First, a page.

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Germany

A Cool Takedown Of The Misfit Genius Stigma

People with particularly high IQs are often viewed as difficult and socially awkward, a new survey suggests. But in reality, they're not so different from the rest of us.

Hip geek?
Hip geek?
Fanny Jiménez

BERLIN — What kind of people constitute the intellectually gifted, meaning someone with an IQ higher than 130? Are they mentally superior to others? Do they have difficulties with social interaction? Do they suffer more often from emotional problems?

Psychologist Tanja Gabriele Baudson from Germany's University of Duisburg-Essen asked more than a thousand "averagely gifted" people between 18 and 69 years old exactly those questions. She wanted to discover what society's common beliefs are towards geniuses. Besides socio-demographic data, respondents were also asked to indicate how intelligent they considered themselves to be and how they felt about intellectual giftedness in general.

The scientist published her results in the magazine Frontiers of Psychology, noting that there are generally two prevailing views about uncommonly smart people. Whereas one-third of the participants had a very positive image of the intellectual elite, two-thirds had negative ideas.

Baudson says there is a particularly persistent idea that smart people are socially awkward and emotionally unstable. This kind of judgment depended mainly on how intellectual the interviewees considered themselves to be and whether they personally knew people with high IQs.

Baudson herself believes that the public's negative image possibly stems from the way intelligent people are presented in the media — namely, as difficult, somewhat mad, geniuses.

It's also possible that those surveyed never really had any image in their minds of the super intelligent, and only started thinking about it when they were asked.

But what are they like, really? Studies show that they are "not any crazier than the rest of us," as Baudson puts it.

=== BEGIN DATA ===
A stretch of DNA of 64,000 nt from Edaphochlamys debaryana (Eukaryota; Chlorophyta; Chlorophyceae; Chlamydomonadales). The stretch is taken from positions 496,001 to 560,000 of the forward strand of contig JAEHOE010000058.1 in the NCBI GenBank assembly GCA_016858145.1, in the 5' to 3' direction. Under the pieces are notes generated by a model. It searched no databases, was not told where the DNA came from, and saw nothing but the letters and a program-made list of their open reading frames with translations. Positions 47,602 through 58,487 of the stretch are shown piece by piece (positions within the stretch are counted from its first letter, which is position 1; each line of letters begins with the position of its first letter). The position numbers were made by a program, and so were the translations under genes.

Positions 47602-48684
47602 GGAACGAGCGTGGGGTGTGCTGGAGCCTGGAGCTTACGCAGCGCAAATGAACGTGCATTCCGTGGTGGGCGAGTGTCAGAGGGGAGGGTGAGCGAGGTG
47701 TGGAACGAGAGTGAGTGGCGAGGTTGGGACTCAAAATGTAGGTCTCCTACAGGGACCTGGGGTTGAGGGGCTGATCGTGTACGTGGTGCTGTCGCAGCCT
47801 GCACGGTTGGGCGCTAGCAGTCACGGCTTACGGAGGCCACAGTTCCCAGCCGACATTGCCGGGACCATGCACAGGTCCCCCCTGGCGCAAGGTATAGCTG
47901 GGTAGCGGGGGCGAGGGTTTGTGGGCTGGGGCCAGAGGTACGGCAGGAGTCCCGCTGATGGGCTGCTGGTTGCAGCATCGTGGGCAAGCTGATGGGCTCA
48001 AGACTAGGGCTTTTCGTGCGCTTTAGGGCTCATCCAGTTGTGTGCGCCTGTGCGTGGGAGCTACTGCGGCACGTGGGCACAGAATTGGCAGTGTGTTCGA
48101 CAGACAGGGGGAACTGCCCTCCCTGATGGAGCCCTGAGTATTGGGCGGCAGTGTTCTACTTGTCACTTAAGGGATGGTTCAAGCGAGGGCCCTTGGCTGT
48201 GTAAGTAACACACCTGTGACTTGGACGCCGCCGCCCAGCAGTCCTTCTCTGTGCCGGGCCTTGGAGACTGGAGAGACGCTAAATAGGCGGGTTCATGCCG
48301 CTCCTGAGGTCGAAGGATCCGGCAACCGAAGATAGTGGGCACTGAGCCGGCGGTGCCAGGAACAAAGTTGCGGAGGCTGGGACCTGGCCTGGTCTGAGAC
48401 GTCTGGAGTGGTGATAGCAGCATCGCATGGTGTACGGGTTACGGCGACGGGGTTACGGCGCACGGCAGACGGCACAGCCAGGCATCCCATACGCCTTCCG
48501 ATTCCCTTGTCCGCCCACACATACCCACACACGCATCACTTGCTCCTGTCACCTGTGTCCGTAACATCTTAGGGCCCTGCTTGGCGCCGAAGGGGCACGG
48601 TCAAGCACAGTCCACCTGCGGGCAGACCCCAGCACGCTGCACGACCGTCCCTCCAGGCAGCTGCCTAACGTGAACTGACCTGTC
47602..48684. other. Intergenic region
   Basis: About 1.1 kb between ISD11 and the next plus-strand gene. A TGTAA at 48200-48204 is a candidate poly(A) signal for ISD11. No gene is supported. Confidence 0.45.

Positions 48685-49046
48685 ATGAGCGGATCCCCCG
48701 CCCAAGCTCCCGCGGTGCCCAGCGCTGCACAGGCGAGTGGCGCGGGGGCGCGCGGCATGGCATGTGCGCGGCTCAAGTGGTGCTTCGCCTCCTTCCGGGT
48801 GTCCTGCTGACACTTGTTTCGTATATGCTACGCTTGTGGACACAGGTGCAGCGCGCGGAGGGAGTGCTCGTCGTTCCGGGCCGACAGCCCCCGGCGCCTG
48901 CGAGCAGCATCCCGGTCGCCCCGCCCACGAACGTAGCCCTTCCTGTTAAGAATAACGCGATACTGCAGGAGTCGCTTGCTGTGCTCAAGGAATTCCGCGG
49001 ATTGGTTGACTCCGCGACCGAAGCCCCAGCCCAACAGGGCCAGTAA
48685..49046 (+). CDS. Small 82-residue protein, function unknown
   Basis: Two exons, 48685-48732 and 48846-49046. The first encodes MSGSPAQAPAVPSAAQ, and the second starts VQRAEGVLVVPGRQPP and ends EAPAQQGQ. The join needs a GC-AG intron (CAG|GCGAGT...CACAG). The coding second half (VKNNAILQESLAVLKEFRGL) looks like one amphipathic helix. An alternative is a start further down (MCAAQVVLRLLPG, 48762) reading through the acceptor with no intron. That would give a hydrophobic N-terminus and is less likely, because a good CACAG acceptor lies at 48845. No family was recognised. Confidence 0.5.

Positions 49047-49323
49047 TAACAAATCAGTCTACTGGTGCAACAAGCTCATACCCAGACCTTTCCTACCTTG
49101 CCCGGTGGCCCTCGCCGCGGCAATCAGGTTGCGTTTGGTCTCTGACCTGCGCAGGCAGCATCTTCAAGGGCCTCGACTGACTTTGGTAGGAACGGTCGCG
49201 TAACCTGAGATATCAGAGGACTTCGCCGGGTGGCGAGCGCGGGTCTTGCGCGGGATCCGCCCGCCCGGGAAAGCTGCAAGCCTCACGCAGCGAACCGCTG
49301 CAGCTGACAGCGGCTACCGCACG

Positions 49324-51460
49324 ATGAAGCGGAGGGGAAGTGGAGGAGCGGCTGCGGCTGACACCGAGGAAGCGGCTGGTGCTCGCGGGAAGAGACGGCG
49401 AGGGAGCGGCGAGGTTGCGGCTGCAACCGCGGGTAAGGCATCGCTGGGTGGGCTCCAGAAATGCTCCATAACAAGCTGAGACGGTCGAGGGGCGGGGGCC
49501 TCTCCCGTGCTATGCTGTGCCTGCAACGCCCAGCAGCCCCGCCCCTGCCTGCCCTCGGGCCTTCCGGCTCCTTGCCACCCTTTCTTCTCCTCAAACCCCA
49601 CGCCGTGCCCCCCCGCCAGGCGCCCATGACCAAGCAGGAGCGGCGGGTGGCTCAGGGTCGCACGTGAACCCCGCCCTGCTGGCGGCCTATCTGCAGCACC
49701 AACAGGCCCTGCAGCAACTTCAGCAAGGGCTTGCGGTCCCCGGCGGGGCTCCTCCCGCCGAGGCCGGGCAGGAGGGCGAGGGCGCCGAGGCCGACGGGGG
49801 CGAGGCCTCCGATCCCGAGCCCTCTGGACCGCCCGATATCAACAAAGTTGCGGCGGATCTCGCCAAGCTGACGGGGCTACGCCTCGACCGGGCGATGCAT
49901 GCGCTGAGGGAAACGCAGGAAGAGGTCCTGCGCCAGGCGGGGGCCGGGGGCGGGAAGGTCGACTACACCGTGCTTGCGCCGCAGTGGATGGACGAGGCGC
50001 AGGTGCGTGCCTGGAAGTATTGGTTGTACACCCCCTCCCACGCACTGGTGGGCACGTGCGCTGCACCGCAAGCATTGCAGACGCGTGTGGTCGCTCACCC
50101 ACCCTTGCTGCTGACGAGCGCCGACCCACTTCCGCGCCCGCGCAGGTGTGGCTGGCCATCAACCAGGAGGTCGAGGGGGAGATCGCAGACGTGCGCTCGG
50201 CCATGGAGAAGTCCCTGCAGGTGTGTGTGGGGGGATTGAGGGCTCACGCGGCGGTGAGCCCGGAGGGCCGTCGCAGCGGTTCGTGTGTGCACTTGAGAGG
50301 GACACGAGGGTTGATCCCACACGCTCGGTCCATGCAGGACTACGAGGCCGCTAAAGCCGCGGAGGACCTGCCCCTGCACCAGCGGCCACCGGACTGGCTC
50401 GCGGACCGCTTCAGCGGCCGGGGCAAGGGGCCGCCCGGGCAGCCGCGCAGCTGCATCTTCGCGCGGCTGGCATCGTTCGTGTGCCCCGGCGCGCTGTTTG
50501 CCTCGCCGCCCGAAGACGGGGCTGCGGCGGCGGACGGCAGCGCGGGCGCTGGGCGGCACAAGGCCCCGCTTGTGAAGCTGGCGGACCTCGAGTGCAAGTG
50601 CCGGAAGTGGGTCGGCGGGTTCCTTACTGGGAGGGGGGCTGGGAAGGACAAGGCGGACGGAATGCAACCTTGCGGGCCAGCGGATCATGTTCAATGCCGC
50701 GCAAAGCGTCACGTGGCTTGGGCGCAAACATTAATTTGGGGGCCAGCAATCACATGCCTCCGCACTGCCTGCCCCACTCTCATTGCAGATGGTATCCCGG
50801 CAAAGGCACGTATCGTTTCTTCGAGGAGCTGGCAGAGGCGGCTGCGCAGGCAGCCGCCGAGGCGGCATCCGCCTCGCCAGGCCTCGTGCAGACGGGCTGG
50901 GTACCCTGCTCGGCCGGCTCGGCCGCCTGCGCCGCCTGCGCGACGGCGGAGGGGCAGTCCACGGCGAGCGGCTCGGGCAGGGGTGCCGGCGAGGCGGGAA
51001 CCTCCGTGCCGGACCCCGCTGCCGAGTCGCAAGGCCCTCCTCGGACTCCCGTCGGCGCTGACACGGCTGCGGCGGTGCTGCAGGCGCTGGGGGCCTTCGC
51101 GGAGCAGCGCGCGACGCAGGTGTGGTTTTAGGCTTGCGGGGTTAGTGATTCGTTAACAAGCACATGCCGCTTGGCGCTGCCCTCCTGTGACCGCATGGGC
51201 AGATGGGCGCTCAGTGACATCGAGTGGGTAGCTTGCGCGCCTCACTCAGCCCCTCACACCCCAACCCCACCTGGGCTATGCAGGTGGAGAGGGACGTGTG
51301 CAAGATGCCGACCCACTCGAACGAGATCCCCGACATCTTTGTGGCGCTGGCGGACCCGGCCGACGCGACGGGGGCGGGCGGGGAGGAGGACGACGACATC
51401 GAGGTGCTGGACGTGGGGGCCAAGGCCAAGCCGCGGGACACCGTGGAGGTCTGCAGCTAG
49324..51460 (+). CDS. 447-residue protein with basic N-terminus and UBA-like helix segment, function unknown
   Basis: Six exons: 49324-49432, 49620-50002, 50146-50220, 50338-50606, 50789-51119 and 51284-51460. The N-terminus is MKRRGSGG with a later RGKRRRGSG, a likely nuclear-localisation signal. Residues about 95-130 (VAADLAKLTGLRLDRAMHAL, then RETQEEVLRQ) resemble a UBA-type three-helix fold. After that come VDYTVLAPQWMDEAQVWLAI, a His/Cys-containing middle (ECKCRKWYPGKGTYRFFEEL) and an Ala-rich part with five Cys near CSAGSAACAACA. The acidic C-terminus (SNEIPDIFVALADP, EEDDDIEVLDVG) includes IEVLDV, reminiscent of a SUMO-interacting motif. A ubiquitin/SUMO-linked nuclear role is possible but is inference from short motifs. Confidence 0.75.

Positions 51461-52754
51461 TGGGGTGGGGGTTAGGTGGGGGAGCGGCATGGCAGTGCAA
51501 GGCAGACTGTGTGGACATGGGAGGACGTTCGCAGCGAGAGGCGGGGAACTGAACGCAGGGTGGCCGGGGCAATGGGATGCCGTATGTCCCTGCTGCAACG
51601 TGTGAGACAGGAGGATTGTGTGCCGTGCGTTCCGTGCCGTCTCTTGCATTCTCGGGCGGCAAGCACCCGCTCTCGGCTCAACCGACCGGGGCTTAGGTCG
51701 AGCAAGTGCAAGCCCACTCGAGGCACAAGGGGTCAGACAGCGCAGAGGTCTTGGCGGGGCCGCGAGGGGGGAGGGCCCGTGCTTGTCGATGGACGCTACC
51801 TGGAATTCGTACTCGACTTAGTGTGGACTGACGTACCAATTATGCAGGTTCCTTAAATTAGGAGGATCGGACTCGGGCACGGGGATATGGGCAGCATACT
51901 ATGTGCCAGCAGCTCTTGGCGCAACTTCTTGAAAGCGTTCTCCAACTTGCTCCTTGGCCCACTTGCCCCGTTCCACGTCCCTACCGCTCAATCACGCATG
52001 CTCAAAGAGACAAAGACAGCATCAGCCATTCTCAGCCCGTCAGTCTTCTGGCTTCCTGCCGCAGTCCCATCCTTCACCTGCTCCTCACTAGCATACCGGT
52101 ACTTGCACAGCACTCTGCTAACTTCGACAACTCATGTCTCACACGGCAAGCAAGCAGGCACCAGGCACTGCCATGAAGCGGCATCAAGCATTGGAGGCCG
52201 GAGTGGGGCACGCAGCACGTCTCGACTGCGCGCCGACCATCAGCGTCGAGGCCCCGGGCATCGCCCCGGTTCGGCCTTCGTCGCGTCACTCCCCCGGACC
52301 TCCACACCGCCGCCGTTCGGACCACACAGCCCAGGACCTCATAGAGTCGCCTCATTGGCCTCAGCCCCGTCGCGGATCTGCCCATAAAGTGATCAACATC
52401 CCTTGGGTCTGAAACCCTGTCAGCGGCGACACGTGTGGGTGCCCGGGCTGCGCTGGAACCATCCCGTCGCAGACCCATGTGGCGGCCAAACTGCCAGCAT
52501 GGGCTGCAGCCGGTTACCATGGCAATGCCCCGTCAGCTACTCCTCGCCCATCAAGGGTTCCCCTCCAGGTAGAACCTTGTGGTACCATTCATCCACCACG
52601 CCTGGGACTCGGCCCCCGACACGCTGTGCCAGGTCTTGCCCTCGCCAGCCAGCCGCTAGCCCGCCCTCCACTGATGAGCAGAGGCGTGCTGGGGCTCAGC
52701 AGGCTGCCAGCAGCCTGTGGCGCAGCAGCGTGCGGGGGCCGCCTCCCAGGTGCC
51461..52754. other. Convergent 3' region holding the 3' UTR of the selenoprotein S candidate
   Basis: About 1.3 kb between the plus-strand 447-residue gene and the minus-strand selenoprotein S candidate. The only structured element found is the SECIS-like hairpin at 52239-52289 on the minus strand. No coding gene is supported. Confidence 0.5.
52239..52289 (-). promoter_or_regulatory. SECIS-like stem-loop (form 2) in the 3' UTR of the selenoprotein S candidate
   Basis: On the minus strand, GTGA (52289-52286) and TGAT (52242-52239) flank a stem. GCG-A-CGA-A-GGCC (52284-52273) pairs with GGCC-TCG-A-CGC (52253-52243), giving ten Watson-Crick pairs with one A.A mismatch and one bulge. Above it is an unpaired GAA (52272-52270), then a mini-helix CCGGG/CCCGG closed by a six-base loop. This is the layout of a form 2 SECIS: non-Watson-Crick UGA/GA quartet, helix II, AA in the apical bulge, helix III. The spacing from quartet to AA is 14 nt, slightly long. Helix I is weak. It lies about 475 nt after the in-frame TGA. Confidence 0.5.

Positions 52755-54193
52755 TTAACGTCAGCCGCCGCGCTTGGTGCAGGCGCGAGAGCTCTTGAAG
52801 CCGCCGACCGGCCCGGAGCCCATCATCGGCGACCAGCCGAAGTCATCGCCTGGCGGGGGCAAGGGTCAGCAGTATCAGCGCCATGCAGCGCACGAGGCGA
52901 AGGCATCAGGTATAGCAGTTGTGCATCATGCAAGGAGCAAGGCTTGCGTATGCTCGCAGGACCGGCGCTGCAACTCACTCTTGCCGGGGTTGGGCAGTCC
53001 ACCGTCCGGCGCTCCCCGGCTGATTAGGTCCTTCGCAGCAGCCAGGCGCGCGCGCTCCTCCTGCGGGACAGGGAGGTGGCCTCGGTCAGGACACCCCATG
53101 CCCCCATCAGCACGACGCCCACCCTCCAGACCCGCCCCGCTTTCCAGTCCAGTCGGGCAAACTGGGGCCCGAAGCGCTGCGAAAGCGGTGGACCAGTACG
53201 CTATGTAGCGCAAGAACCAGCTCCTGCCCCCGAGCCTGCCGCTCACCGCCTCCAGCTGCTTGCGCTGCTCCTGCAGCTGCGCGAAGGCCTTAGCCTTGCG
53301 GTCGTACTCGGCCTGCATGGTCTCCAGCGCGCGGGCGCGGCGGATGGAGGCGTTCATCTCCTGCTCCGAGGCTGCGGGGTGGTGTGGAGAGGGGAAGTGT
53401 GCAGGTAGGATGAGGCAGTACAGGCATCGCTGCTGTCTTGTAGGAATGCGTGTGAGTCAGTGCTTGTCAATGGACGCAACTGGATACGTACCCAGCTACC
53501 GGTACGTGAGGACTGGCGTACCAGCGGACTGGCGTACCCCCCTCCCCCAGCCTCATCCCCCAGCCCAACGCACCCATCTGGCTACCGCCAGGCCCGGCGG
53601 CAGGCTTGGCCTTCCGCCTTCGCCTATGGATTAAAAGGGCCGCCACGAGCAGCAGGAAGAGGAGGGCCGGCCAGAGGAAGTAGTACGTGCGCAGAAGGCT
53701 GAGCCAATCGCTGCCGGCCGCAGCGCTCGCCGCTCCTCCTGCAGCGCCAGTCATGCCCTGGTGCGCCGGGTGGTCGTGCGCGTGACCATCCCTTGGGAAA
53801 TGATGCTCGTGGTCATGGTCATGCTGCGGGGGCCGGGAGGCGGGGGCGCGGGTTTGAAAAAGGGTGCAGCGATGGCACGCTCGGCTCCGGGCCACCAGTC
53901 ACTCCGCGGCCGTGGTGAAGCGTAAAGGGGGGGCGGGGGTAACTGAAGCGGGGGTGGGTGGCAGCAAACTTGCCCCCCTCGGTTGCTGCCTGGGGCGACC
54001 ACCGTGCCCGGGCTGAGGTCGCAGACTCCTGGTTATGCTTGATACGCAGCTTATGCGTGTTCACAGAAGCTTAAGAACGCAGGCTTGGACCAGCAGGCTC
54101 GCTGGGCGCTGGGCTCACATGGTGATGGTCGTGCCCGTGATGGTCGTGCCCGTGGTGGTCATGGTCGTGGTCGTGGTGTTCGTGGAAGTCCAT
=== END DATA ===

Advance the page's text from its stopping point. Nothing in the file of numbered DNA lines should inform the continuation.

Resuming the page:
They are obviously more intelligent and perhaps a bit more introverted, but they also tend to be very curious and more open toward new experiences than others. And when it comes to their soft skills or psychic stability, there are no characteristic differences at all.

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Society

Colombia Celebrates Its Beloved Drug For The Ages, Coffee

This essential morning drink for millions worldwide was once considered an addictive menace, earning itself a ban on pain of death in the Islamic world.

Colombia's star product: coffee beans.

Julián López de Mesa Samudio

-Essay-

BOGOTÁ — October 1st is International Coffee Day. Recently it seems as if every day of the calendar year commemorates something — but for Colombia, coffee is indeed special.

For almost a century now we have largely tied our national destiny, culture and image abroad to this drink. Indeed it isn't just Colombia's star product, it became through the course of the 20th century the world's favorite beverage — and the most commonly used drug to boost work output.

Precisely for its stimulating qualities — and for being a mild drug — coffee was not always celebrated, and its history is peppered with the kinds of bans, restrictions and penalties imposed on the 'evil' drugs of today.

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